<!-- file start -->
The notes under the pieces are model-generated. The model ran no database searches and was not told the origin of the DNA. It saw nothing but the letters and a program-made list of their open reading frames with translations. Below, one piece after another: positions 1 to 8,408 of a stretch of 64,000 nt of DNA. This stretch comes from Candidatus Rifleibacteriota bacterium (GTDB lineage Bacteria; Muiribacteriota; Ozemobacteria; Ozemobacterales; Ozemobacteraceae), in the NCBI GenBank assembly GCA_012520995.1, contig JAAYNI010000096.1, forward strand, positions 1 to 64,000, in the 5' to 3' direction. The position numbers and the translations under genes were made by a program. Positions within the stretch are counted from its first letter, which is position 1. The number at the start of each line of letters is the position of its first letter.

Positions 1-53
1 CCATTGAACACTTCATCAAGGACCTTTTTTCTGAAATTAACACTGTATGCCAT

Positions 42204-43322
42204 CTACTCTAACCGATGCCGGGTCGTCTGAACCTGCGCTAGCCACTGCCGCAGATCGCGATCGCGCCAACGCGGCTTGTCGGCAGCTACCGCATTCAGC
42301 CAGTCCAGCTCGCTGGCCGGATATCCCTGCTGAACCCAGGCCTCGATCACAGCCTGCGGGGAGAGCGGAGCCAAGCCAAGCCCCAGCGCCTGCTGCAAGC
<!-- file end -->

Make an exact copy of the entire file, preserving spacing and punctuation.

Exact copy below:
The notes under the pieces are model-generated. The model ran no database searches and was not told the origin of the DNA. It saw nothing but the letters and a program-made list of their open reading frames with translations. Below, one piece after another: positions 1 to 8,408 of a stretch of 64,000 nt of DNA. This stretch comes from Candidatus Rifleibacteriota bacterium (GTDB lineage Bacteria; Muiribacteriota; Ozemobacteria; Ozemobacterales; Ozemobacteraceae), in the NCBI GenBank assembly GCA_012520995.1, contig JAAYNI010000096.1, forward strand, positions 1 to 64,000, in the 5' to 3' direction. The position numbers and the translations under genes were made by a program. Positions within the stretch are counted from its first letter, which is position 1. The number at the start of each line of letters is the position of its first letter.

Positions 1-53
1 CCATTGAACACTTCATCAAGGACCTTTTTTCTGAAATTAACACTGTATGCCAT

Positions 42204-43322
42204 CTACTCTAACCGATGCCGGGTCGTCTGAACCTGCGCTAGCCACTGCCGCAGATCGCGATCGCGCCAACGCGGCTTGTCGGCAGCTACCGCATTCAGC
42301 CAGTCCAGCTCGCTGGCCGGATATCCCTGCTGAACCCAGGCCTCGATCACAGCCTGCGGGGAGAGCGGAGCCAAGCCAAGCCCCAGCGCCTGCTGCAAGC